This strategy can be especially helpful for clients who feel like they may be missing out on additional upside by “selling too soon” (as the targets allow for more upside to play out before the sale occurs), or as a means of more disciplined risk management to help them make a transition if the market moves the other way (so the investor doesn’t hold and ride a bear market all the way down). And of course, it’s important to remember that a sale from one investment into another one (particularly of a similar asset class) means the investor will still participate if the overall market continues to rise (albeit minus the haircut of the capital gains tax).
Example 2. In March of 2009, a rebalancing trade after the market crash (re-)allocated 10% of David’s portfolio into small cap stocks. Now, almost 8 years later, his small cap ETF is up nearly 300%, and David is reluctant to sell or even rebalance, even though his small-cap allocation is now up to 14%, which is higher than his originally intended allocation for a conservative growth portfolio.
Accordingly, David’s advisor sets a series of targets for sales. With a current price of 140 for his small-cap ETF, David and his advisor agree that they will sell 1% for every 5 points that the fund moves up or down from here. Thus, if/when it moves to 145 he will sell 1%, at 150 he will sell 2%, etc., up until a maximum target of 160, where he will sell all 4% to return to his originally intended 10% allocation. And the same will apply to the downside, if small-cap stocks have a pullback.
Thus, David doesn’t necessarily have to sell everything (and trigger all the capital gains) immediately, but at least agrees that if/when/as small caps continue to rise, that he can begin to reduce his exposure, while not immediately absorbing the entire shock of the capital gains. At the same time, if small caps (or the overall market) begin to turn around and decline, David has a strategy to diversify out of his overweighting, and take some of his risk off the table.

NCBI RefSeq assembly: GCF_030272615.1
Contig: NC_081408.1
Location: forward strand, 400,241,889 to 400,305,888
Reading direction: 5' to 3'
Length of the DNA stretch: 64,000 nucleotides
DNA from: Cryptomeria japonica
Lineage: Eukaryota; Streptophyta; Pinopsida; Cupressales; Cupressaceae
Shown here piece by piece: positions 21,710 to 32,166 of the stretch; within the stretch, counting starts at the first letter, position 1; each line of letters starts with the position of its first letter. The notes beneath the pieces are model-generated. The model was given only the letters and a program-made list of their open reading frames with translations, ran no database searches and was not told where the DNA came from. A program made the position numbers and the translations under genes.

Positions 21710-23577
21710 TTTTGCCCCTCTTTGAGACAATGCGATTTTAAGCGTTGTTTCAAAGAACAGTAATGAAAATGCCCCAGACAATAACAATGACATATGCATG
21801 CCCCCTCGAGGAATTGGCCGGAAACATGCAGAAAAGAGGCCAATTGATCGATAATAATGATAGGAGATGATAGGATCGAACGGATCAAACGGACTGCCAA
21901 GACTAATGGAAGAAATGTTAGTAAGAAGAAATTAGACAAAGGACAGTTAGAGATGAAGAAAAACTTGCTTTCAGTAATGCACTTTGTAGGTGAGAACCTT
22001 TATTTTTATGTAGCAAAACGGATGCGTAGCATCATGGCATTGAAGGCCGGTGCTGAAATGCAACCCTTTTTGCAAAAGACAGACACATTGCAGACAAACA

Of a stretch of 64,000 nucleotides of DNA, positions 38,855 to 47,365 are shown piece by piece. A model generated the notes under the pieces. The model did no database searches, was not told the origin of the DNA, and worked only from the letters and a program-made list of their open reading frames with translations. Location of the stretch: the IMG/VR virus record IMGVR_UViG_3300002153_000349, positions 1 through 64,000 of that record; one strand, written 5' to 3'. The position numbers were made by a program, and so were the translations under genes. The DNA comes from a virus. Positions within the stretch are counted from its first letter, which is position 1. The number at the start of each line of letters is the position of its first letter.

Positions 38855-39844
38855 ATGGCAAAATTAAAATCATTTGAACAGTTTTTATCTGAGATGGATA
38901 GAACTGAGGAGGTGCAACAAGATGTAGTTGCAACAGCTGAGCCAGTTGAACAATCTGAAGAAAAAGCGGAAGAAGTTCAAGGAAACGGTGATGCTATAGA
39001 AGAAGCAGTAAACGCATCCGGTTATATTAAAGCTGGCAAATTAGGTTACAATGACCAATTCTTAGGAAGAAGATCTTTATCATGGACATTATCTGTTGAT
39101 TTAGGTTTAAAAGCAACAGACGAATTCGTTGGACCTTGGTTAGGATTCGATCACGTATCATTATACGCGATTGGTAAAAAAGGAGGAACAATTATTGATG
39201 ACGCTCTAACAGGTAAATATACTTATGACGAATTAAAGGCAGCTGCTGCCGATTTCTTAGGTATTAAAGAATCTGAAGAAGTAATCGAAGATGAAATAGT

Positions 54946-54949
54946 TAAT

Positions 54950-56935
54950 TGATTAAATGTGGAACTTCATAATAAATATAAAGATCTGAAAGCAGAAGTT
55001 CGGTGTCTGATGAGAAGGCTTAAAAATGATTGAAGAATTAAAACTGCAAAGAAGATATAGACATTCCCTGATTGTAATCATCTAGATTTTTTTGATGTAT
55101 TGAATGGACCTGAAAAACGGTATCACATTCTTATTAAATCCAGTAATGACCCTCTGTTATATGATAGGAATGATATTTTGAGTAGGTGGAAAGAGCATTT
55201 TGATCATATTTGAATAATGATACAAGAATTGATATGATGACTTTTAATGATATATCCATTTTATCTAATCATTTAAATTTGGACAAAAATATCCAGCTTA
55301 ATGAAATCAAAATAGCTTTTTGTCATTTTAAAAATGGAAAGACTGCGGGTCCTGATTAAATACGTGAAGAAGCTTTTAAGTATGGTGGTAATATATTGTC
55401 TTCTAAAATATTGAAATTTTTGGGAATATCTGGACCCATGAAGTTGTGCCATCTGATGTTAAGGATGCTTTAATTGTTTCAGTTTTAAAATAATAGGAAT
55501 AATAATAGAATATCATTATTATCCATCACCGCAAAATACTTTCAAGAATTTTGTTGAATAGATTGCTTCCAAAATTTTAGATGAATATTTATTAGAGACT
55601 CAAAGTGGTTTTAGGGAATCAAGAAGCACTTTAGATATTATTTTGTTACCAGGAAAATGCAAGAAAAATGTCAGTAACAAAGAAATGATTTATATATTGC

Of course, a tolerance-band threshold approach to rebalancing can implicitly help to set similar upside and downside sale targets – by agreeing to “automatically” rebalance any time investments are outside of a certain range (such as when a 10% allocation falls below 8% or above 12%). Thus, systematic rebalancing strategies can actually help to prevent embedded gains from ever becoming so sizable in the first place (though not always, especially not if all asset classes rise together!).
For those who didn’t already have rebalancing thresholds in place, though, or otherwise find themselves with an overly concentrated investment allocation with big embedded capital gains, establishing sell targets (to the upside or downside) as a form of pre-commitment device to get buy-in to a future decision to sell (which is usually less painful than just selling today and incurring capital gains immediately).
Notably, though, an important caveat to the strategy is that it still requires clients to actually follow-through and sell when the time comes. And that the market doesn’t move too abruptly – particularly to the downside – such that the investor really doesn’t want to sell after the crash because “now it’s already too late”. One alternative to handle this challenge is to implement a (cashless) collar, by selling a call option at the upside sell targets, and buying a put option to cover the downside risk. Which can trigger the sale simply by virtue of the options following their natural course (to exercise the put option to sell, or have the call option exercised against the investor).
Example 2b. Continuing the prior example, to help ensure that David follows through on the strategy, David’s advisor helps him to sell a call option on the small cap ETF at a strike price of 160, and buys a put option with a strike price of 120, in an amount equal to approximately 4% of the current allocation. Thus, if the price actually does rise above 160, the call option will likely be exercised and the shares will be triggered for sale. While if the price falls below 120, David can (still) exercise the put option to have the sell locked in at the 120 price.
Given that the call option being sold and put option being purchased are both (roughly) equally out of the money, their cost would likely be similar – which means the premium received by selling the call option can cover most/all of the cost of buying the put option, thus ensuring that David will get a price no worse than 120 and no better than 160 (which were the intended sell targets anyway), with little to no net out-of-pocket cost for the guarantee.
Donate And Replace Strategy With A Donor-Advised Fund
Another way to help investors work through highly appreciated investments is with a “donate and replace” strategy.